Petition dismissed on the merits and determination confirmed, without costs.

Martuscello, J., dissents and votes to annul the determination and remit the matter to respondents for further proceedings not inconsistent with the views expressed in the following memorandum:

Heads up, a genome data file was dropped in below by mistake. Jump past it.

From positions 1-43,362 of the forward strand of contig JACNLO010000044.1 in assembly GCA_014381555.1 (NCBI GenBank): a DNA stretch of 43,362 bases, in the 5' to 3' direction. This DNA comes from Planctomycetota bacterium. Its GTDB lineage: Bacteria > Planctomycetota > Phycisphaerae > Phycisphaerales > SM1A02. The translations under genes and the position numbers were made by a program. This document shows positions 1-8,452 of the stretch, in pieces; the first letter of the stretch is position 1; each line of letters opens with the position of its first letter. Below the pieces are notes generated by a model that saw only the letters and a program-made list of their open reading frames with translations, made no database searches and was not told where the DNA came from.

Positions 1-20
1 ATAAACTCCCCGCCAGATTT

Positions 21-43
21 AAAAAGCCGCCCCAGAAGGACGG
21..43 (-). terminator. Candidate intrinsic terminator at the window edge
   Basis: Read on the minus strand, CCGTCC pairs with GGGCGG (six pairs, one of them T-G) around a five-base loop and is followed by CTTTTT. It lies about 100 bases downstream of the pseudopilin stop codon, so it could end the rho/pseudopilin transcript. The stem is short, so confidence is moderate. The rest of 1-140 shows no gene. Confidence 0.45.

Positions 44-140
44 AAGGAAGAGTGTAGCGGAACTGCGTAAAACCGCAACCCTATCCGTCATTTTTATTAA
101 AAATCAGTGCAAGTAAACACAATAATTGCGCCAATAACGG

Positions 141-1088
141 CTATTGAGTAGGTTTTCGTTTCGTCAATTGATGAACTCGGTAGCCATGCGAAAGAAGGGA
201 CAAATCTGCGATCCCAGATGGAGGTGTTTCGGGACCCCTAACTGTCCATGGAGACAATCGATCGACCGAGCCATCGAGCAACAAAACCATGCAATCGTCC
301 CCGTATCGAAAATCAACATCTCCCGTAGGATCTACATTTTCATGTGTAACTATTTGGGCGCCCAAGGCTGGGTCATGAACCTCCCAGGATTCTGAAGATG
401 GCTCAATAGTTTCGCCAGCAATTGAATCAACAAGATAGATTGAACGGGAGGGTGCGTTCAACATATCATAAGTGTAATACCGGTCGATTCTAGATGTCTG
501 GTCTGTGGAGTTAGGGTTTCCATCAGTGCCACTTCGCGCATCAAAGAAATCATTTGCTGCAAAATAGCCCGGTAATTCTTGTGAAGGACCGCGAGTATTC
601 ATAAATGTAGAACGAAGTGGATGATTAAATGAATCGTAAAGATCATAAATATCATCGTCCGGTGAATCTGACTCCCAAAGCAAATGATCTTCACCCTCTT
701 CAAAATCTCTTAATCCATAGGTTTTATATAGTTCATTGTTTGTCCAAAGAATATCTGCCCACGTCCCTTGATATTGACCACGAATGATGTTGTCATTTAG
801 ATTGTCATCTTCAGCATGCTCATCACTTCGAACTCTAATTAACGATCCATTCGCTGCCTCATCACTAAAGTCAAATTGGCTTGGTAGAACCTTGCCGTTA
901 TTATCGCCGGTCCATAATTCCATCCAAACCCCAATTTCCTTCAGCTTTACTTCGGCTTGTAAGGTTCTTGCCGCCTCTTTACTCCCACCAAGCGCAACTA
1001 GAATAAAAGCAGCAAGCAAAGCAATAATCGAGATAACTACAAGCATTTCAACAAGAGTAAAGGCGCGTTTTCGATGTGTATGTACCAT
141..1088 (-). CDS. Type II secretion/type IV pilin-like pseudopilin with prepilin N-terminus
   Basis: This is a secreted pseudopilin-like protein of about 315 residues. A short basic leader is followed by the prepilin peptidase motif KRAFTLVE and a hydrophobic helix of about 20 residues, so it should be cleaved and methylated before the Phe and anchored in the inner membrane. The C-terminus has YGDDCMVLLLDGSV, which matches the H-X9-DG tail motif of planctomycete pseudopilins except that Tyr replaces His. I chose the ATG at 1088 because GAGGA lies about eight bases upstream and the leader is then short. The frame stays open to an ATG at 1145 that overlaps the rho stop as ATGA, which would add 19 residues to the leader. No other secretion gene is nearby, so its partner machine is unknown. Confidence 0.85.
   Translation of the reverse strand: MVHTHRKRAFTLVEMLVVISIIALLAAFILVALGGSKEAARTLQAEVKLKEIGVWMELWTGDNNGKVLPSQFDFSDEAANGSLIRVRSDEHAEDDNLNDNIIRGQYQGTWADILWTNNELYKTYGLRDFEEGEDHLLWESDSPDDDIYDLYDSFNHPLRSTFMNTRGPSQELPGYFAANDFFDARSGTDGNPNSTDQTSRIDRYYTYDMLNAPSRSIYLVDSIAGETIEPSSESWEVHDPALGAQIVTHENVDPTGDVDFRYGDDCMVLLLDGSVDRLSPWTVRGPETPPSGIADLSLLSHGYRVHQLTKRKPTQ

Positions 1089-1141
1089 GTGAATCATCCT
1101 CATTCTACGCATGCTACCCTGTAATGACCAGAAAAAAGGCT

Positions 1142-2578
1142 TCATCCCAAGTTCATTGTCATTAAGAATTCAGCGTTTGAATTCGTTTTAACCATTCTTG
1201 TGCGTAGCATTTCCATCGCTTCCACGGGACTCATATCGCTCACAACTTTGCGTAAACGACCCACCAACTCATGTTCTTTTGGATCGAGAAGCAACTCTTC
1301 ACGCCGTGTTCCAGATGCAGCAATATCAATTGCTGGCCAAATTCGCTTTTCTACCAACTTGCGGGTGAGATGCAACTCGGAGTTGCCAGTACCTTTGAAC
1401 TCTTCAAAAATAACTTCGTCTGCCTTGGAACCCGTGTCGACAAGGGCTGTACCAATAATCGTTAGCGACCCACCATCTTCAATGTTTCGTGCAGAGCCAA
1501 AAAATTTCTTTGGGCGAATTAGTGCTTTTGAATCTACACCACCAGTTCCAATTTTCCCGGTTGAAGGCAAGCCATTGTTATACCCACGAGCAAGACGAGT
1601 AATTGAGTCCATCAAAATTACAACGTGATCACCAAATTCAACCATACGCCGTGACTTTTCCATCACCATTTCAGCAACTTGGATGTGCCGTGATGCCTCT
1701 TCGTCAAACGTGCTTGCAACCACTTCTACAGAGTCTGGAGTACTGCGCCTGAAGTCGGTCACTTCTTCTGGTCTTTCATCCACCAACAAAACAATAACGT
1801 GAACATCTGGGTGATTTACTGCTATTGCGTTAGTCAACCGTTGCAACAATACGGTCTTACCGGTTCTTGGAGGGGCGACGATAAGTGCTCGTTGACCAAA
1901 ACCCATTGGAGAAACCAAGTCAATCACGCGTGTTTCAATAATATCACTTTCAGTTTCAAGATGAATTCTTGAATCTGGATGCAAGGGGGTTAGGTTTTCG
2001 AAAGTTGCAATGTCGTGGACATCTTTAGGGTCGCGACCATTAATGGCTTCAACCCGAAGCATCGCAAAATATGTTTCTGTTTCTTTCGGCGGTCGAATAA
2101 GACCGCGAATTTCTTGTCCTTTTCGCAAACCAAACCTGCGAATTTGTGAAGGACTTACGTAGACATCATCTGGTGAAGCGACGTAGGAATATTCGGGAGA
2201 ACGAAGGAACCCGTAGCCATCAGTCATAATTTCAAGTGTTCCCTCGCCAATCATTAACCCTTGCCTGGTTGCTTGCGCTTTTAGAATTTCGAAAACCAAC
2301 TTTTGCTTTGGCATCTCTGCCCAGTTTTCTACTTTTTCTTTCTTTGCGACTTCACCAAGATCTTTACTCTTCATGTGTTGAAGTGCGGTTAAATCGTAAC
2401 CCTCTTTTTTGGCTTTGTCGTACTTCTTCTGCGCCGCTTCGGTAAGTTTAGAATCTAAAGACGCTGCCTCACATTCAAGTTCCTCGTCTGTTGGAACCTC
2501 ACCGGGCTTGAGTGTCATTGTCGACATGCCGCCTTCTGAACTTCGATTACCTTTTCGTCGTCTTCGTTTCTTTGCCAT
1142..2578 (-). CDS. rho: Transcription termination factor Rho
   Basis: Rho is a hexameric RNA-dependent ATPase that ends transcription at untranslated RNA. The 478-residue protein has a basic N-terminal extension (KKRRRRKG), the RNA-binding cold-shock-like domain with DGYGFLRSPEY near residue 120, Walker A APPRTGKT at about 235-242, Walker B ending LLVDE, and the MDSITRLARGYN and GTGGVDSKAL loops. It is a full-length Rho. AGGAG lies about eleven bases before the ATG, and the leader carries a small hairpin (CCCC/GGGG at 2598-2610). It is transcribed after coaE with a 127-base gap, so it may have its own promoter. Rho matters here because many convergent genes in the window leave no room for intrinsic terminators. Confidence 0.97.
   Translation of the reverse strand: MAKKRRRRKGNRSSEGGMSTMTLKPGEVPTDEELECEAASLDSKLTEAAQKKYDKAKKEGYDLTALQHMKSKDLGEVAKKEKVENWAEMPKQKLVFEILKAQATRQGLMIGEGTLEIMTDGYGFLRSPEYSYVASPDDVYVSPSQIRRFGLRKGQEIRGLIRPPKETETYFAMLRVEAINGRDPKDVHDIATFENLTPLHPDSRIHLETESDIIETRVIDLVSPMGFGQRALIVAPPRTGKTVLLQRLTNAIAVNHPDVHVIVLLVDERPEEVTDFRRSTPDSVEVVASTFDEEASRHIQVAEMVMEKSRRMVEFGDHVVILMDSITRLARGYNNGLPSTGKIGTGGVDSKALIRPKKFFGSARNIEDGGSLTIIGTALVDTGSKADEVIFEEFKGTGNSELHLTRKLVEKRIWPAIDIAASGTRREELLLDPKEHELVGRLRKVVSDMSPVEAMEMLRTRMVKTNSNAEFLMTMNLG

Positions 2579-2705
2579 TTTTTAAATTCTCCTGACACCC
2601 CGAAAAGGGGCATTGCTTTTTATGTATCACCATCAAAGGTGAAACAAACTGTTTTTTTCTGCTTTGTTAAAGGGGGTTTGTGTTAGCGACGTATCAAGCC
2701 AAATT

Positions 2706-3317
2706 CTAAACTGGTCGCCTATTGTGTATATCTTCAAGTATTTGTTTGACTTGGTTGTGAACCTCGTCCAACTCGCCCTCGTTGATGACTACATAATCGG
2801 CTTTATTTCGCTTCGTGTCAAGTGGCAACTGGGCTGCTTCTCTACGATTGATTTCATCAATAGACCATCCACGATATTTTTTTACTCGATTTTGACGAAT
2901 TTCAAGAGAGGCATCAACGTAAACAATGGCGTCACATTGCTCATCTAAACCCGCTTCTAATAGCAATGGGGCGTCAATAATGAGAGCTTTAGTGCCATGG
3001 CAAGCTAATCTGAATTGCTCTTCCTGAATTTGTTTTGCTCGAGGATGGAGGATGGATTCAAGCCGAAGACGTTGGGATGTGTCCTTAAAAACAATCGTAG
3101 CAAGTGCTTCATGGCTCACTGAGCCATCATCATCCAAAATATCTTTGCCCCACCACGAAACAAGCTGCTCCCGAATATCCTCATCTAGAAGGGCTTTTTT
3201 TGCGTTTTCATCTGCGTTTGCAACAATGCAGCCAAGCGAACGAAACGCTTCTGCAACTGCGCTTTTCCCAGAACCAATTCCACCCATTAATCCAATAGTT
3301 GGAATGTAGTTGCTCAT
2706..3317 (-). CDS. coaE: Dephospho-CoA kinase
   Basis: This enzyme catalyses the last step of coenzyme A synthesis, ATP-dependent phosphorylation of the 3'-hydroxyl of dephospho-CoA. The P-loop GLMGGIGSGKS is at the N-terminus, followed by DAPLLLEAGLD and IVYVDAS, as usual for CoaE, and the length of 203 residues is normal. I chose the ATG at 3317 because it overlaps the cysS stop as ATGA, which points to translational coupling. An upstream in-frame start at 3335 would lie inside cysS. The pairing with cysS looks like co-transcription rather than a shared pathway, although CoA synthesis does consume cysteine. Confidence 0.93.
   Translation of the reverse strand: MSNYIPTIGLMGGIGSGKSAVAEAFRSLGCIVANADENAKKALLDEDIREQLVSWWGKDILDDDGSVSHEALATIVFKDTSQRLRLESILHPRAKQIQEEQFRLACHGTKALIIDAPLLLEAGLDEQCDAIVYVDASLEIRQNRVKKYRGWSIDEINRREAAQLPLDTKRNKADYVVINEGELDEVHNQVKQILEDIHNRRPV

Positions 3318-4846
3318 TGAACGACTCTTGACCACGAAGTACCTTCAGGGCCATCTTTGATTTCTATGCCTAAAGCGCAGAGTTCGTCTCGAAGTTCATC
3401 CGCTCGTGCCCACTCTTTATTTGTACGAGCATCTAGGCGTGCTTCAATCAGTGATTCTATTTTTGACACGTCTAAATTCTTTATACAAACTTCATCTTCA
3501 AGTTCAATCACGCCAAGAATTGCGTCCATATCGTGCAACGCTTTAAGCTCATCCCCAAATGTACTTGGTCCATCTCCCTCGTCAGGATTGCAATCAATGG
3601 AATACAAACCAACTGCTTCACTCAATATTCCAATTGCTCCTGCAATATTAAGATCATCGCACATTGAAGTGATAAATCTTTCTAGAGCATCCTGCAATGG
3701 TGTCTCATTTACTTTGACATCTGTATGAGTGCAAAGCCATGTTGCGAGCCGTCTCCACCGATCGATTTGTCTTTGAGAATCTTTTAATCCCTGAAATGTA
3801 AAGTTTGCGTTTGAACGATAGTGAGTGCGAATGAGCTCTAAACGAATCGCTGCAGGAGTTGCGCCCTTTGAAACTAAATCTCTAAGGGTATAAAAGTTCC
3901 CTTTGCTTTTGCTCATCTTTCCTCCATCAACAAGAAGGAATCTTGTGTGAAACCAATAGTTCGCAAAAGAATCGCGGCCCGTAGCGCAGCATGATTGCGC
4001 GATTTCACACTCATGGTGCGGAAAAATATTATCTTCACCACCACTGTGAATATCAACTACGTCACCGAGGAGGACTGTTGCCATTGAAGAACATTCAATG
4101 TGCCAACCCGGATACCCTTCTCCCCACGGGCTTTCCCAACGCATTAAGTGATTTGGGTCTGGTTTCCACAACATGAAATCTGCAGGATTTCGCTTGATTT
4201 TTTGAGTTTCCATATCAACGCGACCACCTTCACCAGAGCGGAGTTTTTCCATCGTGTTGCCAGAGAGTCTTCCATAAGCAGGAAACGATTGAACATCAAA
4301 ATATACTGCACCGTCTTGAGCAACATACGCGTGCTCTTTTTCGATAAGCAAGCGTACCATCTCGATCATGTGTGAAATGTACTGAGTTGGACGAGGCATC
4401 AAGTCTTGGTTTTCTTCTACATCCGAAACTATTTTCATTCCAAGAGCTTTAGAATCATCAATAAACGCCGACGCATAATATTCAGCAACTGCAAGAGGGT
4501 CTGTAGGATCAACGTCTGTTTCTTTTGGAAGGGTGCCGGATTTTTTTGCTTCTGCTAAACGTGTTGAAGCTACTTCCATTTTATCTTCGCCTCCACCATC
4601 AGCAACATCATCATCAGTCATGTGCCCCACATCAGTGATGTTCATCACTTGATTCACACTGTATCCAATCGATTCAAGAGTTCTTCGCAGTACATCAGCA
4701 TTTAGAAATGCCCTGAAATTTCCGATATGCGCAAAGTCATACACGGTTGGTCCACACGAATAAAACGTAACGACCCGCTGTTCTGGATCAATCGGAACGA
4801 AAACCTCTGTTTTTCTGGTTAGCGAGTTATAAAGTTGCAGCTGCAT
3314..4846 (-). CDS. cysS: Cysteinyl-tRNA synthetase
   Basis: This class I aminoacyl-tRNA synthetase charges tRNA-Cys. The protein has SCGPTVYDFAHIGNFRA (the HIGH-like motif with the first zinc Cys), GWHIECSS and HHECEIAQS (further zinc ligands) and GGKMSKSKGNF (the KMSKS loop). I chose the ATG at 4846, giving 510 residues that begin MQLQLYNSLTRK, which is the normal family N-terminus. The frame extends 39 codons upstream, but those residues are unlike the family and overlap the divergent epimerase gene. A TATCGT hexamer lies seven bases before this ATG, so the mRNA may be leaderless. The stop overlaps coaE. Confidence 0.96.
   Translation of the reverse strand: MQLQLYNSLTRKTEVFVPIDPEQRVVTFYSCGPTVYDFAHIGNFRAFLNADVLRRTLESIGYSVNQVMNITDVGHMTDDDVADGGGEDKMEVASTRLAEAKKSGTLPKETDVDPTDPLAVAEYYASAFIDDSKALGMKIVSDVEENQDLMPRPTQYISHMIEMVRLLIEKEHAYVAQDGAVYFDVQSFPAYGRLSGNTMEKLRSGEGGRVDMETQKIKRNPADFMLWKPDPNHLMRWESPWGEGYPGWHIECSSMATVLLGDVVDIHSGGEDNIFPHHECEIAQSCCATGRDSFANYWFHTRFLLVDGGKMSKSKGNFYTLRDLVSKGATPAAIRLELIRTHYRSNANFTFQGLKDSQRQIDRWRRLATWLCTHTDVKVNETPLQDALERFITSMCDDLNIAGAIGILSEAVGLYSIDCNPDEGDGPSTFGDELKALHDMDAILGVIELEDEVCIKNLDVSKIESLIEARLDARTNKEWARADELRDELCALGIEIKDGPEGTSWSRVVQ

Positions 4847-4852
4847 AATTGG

At the time of his appointment in 1962 and at the time tenure was conferred in 1965, petitioner possessed a "common branch" provisional teaching certificate issued by the Commissioner of Education of the State of New York. The certificate was effective for a period of five years from the date of its issuance, "provided (1) the holder * * * remains enrolled in a graduate program approved for preparation in the field of teaching for which the candidate is certified, (2) completes not less than six semester hours of approved and appropriate study during each year for the permanent certificate, and (3) maintains a record of satisfactory teaching experience." (Cf. Education Law, § 3006, subd. 3, which authorizes the Commissioner to issue "temporary [licenses] limited to a school district, supervisory district or city for a period not to exceed one year " [emphasis added].) Admittedly, petitioner failed to comply with these requirements. The issue thus posed is whether petitioner's failure to comply with the conditions attached to his provisional certificate provides a sufficient basis upon which to predicate his dismissal. I think not (Education Law, § 3012; Matter of Mannix v. Board of Educ., 21 N.Y.2d 455; Matter of Kobylski v. Agone, 37 Misc. 2d 255, affd. 19 A.D.2d 761). Contrary to the view expressed by the majority, it seems to me that the holding in Mannix (supra) is not merely that